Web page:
And over in the home section they have something called Cashmere Glow, which I would like to smell purely out of curiosity. See, every time I see Cashmere in the name of a scent I think "Cashmeran! It must have Cashmeran!" I don't think that's necessarily true, however. But I've heard people say that the phrase 'cashmere woods' usually refers to Cashmeran as a note, and I've smelled some cashmerical things that seemed to be about Cashmeran-----On the other hand, I'm sure there are other ways to get a 'soft' feeling in a scent, if that's what cashmere should imply. Velvione, I would presume. and Iso-E Super is famous for the 'velvety' texture it can impart, but then it's probably already in everything, even your breast milk. I would think that someone would want to do a 'cashmere without Cashmeran.' Then again, maybe people have come to expect that anything with Cashmere in the title would smell of Cashmeran. After all, cashmere wool doesn't have a smell of its own, does it? I'm too poor to know these things. Maybe it smells like lanolin? But antyganoo... I still think it's a little strange that this musk called Cashmeran got so associated with, well, cashmere. Because if you smell it, it's so strange---I smell something piney, clean, chemical and bright, and I get the musk aspect of it but I still haven't really gotten the cashmere aspect or the red-fruit nuance. It's also supposed to support floral notes well and have what's been described as a musty aspect that people liken to wet concrete, blood and mushroom. Are these things you think of when you think of cashmere? I just think it's funny. I'm sure the people who branded the molecule knew what they were doing. And now back to the scent. The copy says something about vanilla and peach "wrapped in the softest cashmere musk." So what say you, peeps? Is it Cashmeran?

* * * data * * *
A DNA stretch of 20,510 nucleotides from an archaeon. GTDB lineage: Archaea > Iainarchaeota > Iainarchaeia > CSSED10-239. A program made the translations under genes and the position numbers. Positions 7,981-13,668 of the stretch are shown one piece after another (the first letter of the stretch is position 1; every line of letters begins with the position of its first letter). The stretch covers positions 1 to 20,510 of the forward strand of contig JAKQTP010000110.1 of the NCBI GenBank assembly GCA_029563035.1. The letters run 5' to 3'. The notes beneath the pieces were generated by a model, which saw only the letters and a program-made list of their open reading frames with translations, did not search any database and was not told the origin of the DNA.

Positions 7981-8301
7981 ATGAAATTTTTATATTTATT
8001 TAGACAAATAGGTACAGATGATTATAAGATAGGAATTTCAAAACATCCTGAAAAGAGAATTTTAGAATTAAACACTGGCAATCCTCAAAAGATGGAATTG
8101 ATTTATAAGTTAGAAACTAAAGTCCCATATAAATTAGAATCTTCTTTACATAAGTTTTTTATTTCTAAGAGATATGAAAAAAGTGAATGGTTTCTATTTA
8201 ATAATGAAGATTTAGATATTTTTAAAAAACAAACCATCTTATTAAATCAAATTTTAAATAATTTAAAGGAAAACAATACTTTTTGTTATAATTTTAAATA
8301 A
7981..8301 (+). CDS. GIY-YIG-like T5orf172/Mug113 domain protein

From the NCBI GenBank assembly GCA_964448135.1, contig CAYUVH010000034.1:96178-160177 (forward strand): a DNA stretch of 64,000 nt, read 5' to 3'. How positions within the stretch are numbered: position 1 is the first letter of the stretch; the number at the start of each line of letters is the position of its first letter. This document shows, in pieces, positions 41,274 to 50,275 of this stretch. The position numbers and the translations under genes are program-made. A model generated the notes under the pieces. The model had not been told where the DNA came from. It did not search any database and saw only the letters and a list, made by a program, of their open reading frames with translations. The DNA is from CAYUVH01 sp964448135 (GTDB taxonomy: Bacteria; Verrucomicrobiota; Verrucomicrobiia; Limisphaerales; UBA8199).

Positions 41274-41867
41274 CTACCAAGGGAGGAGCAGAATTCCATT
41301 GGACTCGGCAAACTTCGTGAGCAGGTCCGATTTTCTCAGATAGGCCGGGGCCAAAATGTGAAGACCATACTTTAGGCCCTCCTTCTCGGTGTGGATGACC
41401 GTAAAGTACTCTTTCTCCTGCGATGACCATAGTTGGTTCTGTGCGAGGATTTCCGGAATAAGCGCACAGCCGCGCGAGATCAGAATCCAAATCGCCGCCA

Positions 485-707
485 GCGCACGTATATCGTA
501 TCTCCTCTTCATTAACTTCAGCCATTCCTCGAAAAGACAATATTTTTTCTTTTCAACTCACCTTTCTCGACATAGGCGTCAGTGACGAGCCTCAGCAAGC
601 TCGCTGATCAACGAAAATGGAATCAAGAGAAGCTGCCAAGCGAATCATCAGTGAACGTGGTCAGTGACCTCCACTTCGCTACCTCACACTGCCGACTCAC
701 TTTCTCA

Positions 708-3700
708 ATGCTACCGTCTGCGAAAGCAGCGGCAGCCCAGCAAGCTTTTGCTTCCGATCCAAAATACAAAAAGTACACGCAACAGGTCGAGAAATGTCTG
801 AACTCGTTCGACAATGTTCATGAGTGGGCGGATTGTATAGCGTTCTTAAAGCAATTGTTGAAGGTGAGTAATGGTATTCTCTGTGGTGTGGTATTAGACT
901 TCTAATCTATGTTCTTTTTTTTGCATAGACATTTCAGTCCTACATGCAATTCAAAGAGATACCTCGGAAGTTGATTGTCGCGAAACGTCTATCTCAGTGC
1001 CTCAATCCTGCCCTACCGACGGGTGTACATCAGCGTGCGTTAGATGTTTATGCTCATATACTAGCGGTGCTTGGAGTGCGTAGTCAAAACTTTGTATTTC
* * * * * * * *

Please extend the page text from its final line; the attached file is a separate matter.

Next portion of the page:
And that's pretty much it for the scents. The only thing left to mention is the design of everything. I must say I'm impressed. I love the way the packaging looks now--has it come a long way or did I just learn to expect too little? Even the website design is good, with a section on "exploring -their- world of fragrance." Well done.